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Cristiana Simão Seixas: How to measure the value of nature

Biologist who coordinated assessment of biodiversity in the Americas shares strategies to slow down losses

Experience in interactions between conservation and development qualified biologist to coordinate work by specialists

Eduardo Cesar

At the end of March in Medellin, Colombia, researchers and officials from 129 countries participated in the 6th Session of the Intergovernmental Science-Policy Platform on Biodiversity and Ecosystem Services (IPBES), which is linked to the United Nations and seeks to organize scientific and other forms of knowledge on biodiversity and the benefits it provides to human life on Earth. Reports on degradation and restoration of areas and the situation with regard to biodiversity in four regions were approved in the plenary session. Twenty-five Brazilian researchers participated directly in organizing the information; by July they are expected to release another diagnostic evaluation, this one specific to the situation in Brazil. It will be coordinated by the biologists Carlos Joly of the University of Campinas (UNICAMP) and Fábio Scarano of the Federal University of Rio de Janeiro (UFRJ).

Forty-seven-year-old biologist Cristiana Simão Seixas played a prominent role in this group. She was one of the coordinators of the IPBES Americas Assessment, a document which mapped the rate at which biodiversity is being lost in this region and its impacts on the quality of human life, and suggested strategies to curb this process. A researcher at UNICAMP’s Center for Environmental Studies and Research (NEPAM), in recent years Seixas became involved with a research topic that lies at the heart of the concerns of this platform: interactions between biodiversity conservation and economic and social development. She was raised in the countryside of São Paulo State, and has been interested in the subject since obtaining her undergraduate degree in biology and master’s in ecology (both at UNICAMP), and went on to develop this interest during her doctoral work in Environmental Management and Natural Resources at the University of Manitoba, Canada, which she completed in 2002. In the following interview, Seixas presents the conclusions of the assessment, explains the importance of traditional knowledge, and shows why the nonmaterial value of biodiversity also must be evaluated.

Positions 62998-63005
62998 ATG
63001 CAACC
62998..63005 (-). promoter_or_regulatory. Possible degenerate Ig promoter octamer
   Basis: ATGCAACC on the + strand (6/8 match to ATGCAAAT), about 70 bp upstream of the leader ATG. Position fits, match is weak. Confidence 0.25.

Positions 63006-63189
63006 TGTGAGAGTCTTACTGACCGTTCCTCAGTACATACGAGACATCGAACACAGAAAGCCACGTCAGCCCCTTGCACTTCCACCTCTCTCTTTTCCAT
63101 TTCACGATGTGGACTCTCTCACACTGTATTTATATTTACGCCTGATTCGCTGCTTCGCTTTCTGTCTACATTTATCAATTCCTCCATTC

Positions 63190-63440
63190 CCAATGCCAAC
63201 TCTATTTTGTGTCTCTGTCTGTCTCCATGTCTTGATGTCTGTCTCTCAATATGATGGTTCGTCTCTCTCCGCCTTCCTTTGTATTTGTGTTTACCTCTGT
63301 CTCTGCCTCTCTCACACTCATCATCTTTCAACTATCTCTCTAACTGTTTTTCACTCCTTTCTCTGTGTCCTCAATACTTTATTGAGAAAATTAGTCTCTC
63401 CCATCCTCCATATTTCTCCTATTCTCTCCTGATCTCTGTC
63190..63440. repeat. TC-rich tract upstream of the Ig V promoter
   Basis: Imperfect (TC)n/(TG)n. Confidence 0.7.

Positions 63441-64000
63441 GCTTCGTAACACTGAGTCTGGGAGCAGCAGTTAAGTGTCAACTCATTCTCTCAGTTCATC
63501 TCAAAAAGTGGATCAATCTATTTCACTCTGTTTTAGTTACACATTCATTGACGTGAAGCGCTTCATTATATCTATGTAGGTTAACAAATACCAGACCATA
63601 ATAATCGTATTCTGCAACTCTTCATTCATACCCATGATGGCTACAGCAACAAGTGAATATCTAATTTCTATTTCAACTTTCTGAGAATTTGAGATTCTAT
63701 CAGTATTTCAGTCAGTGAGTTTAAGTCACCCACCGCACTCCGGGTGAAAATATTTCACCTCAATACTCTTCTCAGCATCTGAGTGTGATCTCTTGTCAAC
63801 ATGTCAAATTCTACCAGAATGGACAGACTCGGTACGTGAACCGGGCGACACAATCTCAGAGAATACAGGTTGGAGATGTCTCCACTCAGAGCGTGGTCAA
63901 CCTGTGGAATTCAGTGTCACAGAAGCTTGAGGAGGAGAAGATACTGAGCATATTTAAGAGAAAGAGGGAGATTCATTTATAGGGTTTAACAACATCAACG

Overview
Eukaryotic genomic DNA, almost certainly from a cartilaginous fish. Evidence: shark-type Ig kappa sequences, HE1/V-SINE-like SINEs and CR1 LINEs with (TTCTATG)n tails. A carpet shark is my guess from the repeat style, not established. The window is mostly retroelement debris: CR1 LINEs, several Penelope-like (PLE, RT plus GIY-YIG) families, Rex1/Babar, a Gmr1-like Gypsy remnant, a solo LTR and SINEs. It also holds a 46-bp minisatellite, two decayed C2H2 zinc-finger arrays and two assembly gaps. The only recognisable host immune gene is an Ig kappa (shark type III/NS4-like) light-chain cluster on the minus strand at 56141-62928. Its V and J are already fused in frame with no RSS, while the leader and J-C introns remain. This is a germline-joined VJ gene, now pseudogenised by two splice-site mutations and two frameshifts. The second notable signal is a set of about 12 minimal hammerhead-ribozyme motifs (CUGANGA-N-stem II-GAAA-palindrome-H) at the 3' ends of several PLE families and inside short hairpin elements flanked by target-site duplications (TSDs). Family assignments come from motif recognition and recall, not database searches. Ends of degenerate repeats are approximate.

There is no part of the world that has not been touched by human activity. This isn’t even true at the North Pole

What was evaluated in the Americas Assessment?
The focus of the assessment was not just to show that we are losing biodiversity. Everyone already knows this. The objective was to point out the speed of this process and how the contributions biodiversity and ecosystem services make to people’s quality of life are changing. From this, we put together scenarios and policy options to try to halt the loss.

What is the scale of this?
The data show that 95% of the prairies in North America have already been transformed into areas dominated by human activity. The same is true for 88% of the Atlantic Forest, 70% of the Rio de la Plata grasslands, which includes the Pampas, 50% of the Cerrado badlands, 17% of the Amazon Forest, and so on. In some regions, biodiversity is decreasing very quickly. Even so, the Americas contain 40% of what is known as global biocapacity, which is the possibility of providing services and benefits for humanity. This is measured by the ecological potential of the ecosystems of the Americas, the contribution of technologies, and the ability to absorb waste from economic production. The region has 13% of the world’s population and 40% of global capacity to produce services for humanity. At the same time, we have 22.8% of the world’s ecological footprint, which is clearly disproportionate. The ecological footprint is the impact that the economic production and the development of the countries leave on the ecosystems. It continues to grow in South America, the Caribbean, and Central America. But in the United States and Canada, although these countries are responsible for two-thirds of the ecological footprint in the Americas, the trend is decreasing. This is the good news: this process can be slowed.